Breakdown of baby nights: mom wakes up, dad sleeps

A study carried out by the Ifop Institute reveals that nearly 8 out of 10 mothers get up more often at night than their spouse to take care of their children under 3 years old. An additional mental burden that weighs on women.

  Breakdown of baby nights: mom wakes up, dad sleeps

A new inequality between women and men who have children is causing a wave of indignation. And for good reason : 78% of mothers take care of their young offspring more often at night than fathers, or nearly 8 out of 10 mothers. This is one of the edifying results that emerges from a study Ifop, commissioned by (site specializing in bedding), and conducted between August 5 and August 20, 2022 among 1,001 women and men, parents of children under the age of three. Otherwise, 44% of them are even the only ones to get up when the child cries or wakes up at night.

A tenfold mental burden for mothers

The survey shows very clearly that women 'are, as is the case with other tasks related to the household, the first concerned when it comes to anticipating the night of their young children and getting up to meet their nocturnal needs' , indicates one of the conclusions. Also according to the study, 85% of women pay more attention to respecting bedtimes, compared to 54% of men. They are also more reactive when it comes to the well-being of their toddlers. On average, they take 4.5 minutes to get up when their child is crying at night, while fathers take eight minutes. What to increase their mental load, as Louise Jussian, in charge of studies at Ifop explains to our colleagues from C news : 'not only do mothers get up much more often than their spouses, but they also bear more of the mental burden associated with preparing for the sleep of their young children.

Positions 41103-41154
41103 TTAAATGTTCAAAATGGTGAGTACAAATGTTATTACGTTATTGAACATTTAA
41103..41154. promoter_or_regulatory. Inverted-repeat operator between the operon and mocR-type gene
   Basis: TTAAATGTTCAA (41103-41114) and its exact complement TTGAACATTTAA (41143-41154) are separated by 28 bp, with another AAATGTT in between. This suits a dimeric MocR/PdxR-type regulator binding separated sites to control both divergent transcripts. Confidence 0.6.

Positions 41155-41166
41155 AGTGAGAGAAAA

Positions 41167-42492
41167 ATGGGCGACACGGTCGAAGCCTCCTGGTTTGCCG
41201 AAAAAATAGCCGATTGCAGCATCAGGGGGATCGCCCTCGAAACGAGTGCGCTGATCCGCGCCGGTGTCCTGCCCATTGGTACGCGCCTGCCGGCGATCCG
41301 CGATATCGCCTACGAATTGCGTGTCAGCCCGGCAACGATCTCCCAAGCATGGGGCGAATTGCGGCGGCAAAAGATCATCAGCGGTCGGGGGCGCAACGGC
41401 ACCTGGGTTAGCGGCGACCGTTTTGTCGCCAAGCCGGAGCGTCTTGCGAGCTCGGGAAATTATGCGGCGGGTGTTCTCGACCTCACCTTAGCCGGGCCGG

What are the consequences for the mothers and the couple?

This mental load, which is added to the others, is not without consequences for the mothers. And for good reason. The quality of their sleep is impacted but it is also a source of significant tension within couples. 44% of women report sleeping less well since becoming mothers, compared to 33% of men and 66% of parents have already argued about how to manage their young child's sleep. Especially since in certain situations, fathers (55%) have already confessed to having pretended to sleep hoping that their partner would get up to take care of the baby. Inequalities that persist and which once again show the heavy parental task that women take on in our time.